The Skinny on Osteoporosis

The skinny celebrity lifestyle can leave you with brittle bones.

By , Columnist
lLet's start off with a question:

What do Sally Field, Joan Rivers, Gwyneth Paltrow, Meredith Viera, and Ursula Andress have in common?

Yes, they are all famous female celebrities who are well known for their looks as much as their work, but that is not what I am looking for. Sadly, the answer is that they all have osteoporosis.


Basically, osteoporosis means porous bones. In Greek it translates as "passages through bones." The human skeleton reaches its maximum bone mass (amount of bone tissue) and density (how tightly it is packed) around ages 20-30, after which bone removal begins to occur faster than bone production.

Primary osteoporosis is caused by either a natural estrogen deficiency or age. Secondary osteoporosis, which what I am most concerned with, is caused by certain medical conditions such as cancer, early removal of ovaries, reduced testosterone levels in men, spinal cord injury, blood and bone marrow disorders, sex hormone deficiencies, overactive thyroid or parathyroid, overactive adrenal glands, lack of vitamin D and anorexia nervosa or exercise-induced amenorrhea (lack of a menstrual cycle). Several of the secondary factors are controllable.

With the focus on weight loss and being skinny in our society, young women are at greater risk of not strengthening their bones early on in life, and they will pay the consequences for that later. It is crucial that young women eat enough food and exercise enough to stay strong without going overboard in either direction. Our bones hold 99 percent of our body's total calcium. If we do not ingest enough calcium to assist the bone remodeling process, and support the calcium absorption through proper nutrition and activity, our body takes it out of the bones themselves.

In addition to nutrition and medication, moderate weight bearing exercise is the best thing. Wolff's law states that bone becomes stronger in response to increased stress i.e., exercise. Weight bearing activities such as walking and dancing are done upright and require our bones to fully resist the forces of gravity.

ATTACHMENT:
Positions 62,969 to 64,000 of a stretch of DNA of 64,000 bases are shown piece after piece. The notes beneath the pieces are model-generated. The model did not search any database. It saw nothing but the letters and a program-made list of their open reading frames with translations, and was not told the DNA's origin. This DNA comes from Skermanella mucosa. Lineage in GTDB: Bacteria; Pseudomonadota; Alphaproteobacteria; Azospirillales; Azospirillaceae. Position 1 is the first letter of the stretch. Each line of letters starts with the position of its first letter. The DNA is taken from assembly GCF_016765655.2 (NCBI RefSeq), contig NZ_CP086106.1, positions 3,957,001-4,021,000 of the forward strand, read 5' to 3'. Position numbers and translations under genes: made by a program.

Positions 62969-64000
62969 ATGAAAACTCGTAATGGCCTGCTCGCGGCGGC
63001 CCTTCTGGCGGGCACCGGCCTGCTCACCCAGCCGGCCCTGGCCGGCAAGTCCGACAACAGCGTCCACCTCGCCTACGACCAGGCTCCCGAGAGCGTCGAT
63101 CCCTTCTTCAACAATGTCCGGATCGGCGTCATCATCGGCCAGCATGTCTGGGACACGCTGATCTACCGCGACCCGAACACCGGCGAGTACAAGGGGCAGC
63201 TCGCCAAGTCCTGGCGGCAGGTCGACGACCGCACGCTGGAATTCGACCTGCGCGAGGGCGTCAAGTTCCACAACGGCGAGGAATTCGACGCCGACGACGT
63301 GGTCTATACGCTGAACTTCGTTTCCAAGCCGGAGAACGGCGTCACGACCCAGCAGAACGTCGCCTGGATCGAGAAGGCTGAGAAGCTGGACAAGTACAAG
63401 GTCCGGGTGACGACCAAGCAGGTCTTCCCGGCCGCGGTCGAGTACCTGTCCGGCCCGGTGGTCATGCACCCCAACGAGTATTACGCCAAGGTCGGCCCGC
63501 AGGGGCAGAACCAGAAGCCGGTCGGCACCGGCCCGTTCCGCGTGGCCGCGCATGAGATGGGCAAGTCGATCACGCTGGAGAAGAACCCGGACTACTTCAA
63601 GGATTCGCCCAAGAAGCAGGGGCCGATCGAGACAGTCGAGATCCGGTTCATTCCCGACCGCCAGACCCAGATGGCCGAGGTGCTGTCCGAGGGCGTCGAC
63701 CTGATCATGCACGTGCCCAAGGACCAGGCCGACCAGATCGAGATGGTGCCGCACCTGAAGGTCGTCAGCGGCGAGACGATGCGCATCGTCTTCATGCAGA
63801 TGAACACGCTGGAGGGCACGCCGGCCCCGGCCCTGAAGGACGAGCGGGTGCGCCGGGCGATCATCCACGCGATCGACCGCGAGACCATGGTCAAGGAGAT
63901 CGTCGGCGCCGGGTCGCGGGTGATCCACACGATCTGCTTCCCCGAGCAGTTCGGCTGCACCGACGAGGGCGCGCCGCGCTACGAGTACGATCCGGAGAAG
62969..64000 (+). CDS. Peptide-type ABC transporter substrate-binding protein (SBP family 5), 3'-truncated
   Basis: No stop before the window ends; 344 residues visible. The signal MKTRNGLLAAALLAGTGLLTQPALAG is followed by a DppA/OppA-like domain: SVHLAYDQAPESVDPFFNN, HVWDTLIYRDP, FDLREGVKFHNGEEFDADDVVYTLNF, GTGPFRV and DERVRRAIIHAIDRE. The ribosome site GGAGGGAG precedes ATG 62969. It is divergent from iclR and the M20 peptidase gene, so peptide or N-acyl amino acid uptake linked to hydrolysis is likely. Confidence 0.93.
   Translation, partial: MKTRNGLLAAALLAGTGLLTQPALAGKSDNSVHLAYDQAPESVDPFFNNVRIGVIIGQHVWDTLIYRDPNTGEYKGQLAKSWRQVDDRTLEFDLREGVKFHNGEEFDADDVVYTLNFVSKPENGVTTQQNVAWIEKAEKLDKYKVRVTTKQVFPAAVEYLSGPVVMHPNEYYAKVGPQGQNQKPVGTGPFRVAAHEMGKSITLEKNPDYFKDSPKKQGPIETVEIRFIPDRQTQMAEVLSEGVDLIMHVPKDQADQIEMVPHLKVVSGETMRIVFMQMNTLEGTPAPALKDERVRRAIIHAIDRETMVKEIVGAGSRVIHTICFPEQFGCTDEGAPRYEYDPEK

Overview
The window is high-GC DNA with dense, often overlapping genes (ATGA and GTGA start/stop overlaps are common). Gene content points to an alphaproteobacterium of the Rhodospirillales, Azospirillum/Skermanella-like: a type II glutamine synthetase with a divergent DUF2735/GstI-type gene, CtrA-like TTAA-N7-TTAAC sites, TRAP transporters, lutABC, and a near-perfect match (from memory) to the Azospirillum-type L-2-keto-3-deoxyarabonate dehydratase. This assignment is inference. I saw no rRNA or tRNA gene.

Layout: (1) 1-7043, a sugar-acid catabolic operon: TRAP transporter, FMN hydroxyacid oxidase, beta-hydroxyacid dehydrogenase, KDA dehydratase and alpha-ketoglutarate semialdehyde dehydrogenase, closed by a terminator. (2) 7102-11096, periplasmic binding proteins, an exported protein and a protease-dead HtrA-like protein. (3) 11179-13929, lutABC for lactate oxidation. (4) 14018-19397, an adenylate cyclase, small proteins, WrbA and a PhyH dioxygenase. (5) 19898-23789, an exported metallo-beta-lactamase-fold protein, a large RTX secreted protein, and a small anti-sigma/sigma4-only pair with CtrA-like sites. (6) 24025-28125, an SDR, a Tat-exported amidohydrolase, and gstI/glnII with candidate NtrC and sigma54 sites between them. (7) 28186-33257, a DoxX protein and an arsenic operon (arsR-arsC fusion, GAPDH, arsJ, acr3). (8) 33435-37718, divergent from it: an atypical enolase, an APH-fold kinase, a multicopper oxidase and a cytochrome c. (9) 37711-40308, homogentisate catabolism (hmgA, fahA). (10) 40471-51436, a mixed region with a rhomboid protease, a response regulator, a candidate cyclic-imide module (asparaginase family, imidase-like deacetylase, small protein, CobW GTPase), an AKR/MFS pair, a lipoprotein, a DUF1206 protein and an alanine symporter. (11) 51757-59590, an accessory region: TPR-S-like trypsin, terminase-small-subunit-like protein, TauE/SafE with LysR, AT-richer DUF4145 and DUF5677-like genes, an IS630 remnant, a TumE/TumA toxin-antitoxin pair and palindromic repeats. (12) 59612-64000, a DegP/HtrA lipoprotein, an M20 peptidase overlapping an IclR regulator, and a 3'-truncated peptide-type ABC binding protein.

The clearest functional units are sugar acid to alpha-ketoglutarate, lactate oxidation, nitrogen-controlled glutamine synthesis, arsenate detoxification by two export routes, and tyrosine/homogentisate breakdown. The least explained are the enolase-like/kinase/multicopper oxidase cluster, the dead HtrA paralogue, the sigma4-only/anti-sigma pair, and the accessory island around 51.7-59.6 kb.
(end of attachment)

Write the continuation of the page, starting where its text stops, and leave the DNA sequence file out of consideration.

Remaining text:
It is important to exercise and move correctly in order to maintain posture and bone density. Here are some easy to follow guidelines for readers with low bone density:

  1. DO weight bearing exercise on your feet every day. Weight bearing in our case means standing on your feet! Walking, jogging, standing Pilates, weight training, cardiovascular exercise.
  2. DO work on your balance in standing as often as possible. The less you fall the less your risk of wrist or hip fracture. Standing yoga poses and standing Pilates can be very helpful here. Even just practicing standing on one leg is good.
  3. DO resistance, cardiovascular, and flexibility training within safe guidelines.
  4. DO focus on spine and torso extension. As our bodies give in to gravity we begin to round forward. It is crucial that we work constantly to stay upright with a gentle squeeze of the shoulder blades and a lovely lift of the breastbone.
  5. DO be careful sneezing and coughing. Many spinal compression fractures happen during forceful coughing and sneezing. Try to stand or sit with your back against something for support.
  6. DO NOT flex your spine forward. Don't bend over to tie your shoes or pick something up off the floor. Don't round forward while getting in and out of bed. Do not do sit ups or crunches, plows or shoulder stands. And never roll around on your spine! The microfractures occur in the front of the spine and are irreversible. Do you want to look like a round ball all the time for the rest of your life? I know I don't!
  7. DO NOT roll around on your spine. I know, I'm saying it again, but this is so important! And I am scared to tell you how many clients with osteoporosis I have seen who have been given extreme flexion exercises by certified Pilates teachers in studios.
  8. DO NOT forcefully twist your spine. Be nice to your spine. Forceful torsion will hurt.
  9. DO NOT do sit ups or crunches! Remember the flexion discussion above? A good Pilates teacher or Fitness trainer can show you many abdominal strengthening alternatives.
  10. DO NOT take your leg far out to the side of your body (abduction). This is where many a hip fracture has occurred.
Now, is there a chance that you could do all of the movements I say are bad for osteoporosis and be fine? Sure. But why take the chance? Gwyneth Paltrow discovered she had low bone density after a severe leg fracture that required several surgeries to heal correctly. The death rate after a hip fracture is 20 percent for women and 30 percent for men. Plus, spinal fractures can cause the "dowager's hump" which is uncomfortable, unattractive, and unhealthy.

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NYC resident Lynda Lippin is a world-renowned Pilates, Fitness, and Reiki instructor with nearly 25 years of experience. She is also an accomplished writer and a former Philosophy professor. In her Featured Column, Lynda will lead you on a path towards Fitness Sanity. Got Questions? Want Lynda to checkā€¦

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